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Equal sports budgets top priority for Baker’s athletic department

Story by Kristopher McDonald

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Part one: Comparison of coaching salaries.<a href="">Part one: Comparison of coaching salaries.</a> Part one: Comparison of coaching salaries.

Part two: BU pays medical premium.<a href=""> Part two: BU pays medical premium.</a> Part two: BU pays medical premium.

PART THREE: Department budgetsUniforms. Buses. Meals. Hotels. Greens Fees. They all cost money, and they are all part of the many expenses that Baker University must cover through its athletic budget.

Assistant athletic director Theresa Yetmar said the athletic department works extremely hard to provide equal funding opportunities for every sport at Baker.

“Each head coach builds a budget for his or her program from the exact same Excel spreadsheet, so categorically the items offered are the same,” she said. “The bottom line total allocated will vary based on a variety of factors.”

According to, The Equity in Athletics Disclosure Act requires co-educational institutions of postsecondary education that participate in a Title IX, federal student financial assistance program, and have an intercollegiate athletic program, to prepare an annual report to the Department of Education on athletic participation, staffing, and revenues and expenses, by men’s and women’s teams.

Athletic director Dan Harris and Yetmar work diligently to make sure each sport gets a fair share of the proverbial pie.

For the 2006-2007 athletic year, Baker University’s revenues from the athletic program were $3,440,176 while its expenses incurred were $3,409,355.

Revenues include funds the athletic department receives from student tuition, admission fees and restricted funds coaches bring in. Expenses include everything that the department buys or funds to support an athletic team.

This means that the school’s athletic budget had more than $30,000 that went back into the general university fund, Harris said.

The total amount spent on men’s teams was just over $2 million while slightly more than $1 million went to women’s programs.

While it would seem that significantly more money is spent on men’s athletics, this would not be true. Almost 70 percent of the athletes on campus are men while around 30 percent are women.

Yetmar said the department has worked hard to provide equity among the different teams.

“We have worked diligently to improve gender balance in our budgets and to increase the salaries for the coaches in our women’s programs,” Yetmar said. “We have taken positive strides in the last five years.”

When funds are broken down per participant, the average financial support from the department that each gender receives is not equal, Yetmar said.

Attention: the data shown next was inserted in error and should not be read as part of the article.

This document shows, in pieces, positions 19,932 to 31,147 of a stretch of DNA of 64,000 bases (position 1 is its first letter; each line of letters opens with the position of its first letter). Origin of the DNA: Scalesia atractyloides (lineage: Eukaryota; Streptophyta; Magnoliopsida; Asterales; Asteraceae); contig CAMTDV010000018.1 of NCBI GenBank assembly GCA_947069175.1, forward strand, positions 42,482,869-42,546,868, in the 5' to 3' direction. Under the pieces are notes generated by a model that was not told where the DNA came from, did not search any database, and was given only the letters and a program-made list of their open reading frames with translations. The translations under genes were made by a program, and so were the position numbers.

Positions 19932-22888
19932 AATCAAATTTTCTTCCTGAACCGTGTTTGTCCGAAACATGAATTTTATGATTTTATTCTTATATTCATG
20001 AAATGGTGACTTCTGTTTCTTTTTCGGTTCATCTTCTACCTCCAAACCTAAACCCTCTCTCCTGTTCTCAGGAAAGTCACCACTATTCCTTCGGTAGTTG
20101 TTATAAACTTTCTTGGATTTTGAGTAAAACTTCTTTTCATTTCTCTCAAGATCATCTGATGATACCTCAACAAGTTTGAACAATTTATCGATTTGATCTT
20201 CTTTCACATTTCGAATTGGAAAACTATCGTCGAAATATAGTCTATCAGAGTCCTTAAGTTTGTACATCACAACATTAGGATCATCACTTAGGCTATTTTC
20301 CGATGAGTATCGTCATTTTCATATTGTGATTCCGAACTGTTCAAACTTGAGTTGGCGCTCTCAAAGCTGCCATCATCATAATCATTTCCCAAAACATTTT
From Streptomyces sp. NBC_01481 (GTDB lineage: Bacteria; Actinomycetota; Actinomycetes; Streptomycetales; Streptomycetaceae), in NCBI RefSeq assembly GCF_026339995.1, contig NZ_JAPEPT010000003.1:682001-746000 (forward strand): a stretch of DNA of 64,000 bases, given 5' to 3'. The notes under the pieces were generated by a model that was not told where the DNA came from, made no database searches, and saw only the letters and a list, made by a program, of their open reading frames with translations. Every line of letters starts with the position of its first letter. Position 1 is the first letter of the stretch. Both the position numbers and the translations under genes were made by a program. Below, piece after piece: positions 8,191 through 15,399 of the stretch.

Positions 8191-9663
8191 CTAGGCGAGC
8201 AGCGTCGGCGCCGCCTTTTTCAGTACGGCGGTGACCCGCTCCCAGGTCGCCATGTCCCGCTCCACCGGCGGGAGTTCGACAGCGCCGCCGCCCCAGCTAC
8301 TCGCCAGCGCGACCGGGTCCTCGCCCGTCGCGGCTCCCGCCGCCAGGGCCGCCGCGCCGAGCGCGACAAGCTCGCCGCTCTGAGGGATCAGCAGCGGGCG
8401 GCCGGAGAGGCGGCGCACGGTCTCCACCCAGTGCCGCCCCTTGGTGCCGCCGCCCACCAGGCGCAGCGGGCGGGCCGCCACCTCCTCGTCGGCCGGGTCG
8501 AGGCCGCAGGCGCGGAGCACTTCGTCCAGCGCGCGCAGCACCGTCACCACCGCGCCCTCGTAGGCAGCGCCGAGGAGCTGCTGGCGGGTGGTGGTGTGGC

“Right now, when you break down the cost per student-athlete, the women’s athletic programs are actually receiving more per athlete than the men’s athletic programs,” Yetmar said. “However, some sports, for instance football – largest roster sport – and golf – one of the most expensive sports due to green fees – reflect these differences.”

Basketball, golf and tennis are the most expensive sports at Baker. Each male basketball player costs Baker $2,522 per season, while each female basketball player costs the school $2,299. Each male golfer costs just over $1,000 while the female golfer needs just over $1,500 to complete a season. Tennis players, men and women, incur expenses of about $1,100 each season.

However, the most expensive sport in Baker’s athletic budget is the football team, which has $84,580 of the pie each year.

The budget hasn’t varied by more than 1 to 3 percent over the last decade, but the rising costs of gas, shipping and supplies have made the department work harder to maintain a reasonable budget.

“It has begun to get more difficult, but everyone has to deal with the changing economy, so we aren’t any different,” Harris said.

Another concern for the athletic department is postseason expenses. The National Association of Intercollegiate Athletics reimburses schools for postseason play in football but not in any other sport.

The hope is that every team makes the postseason so money must exist to fund those expenses, Harris said.

“Each year we allocate money for postseason play,” Harris said. “So, if our teams have successful seasons, the funds are there to support their efforts.”

Harris said there are three areas the department looks to improve every year.

“First, we have to have good facilities, which I think we have improved in recent years,” he said. “Then, there has to be a sound budget with good salaries to get good coaches and keep good coaches around. Finally, which we need to continue to work on, is scholarships.”

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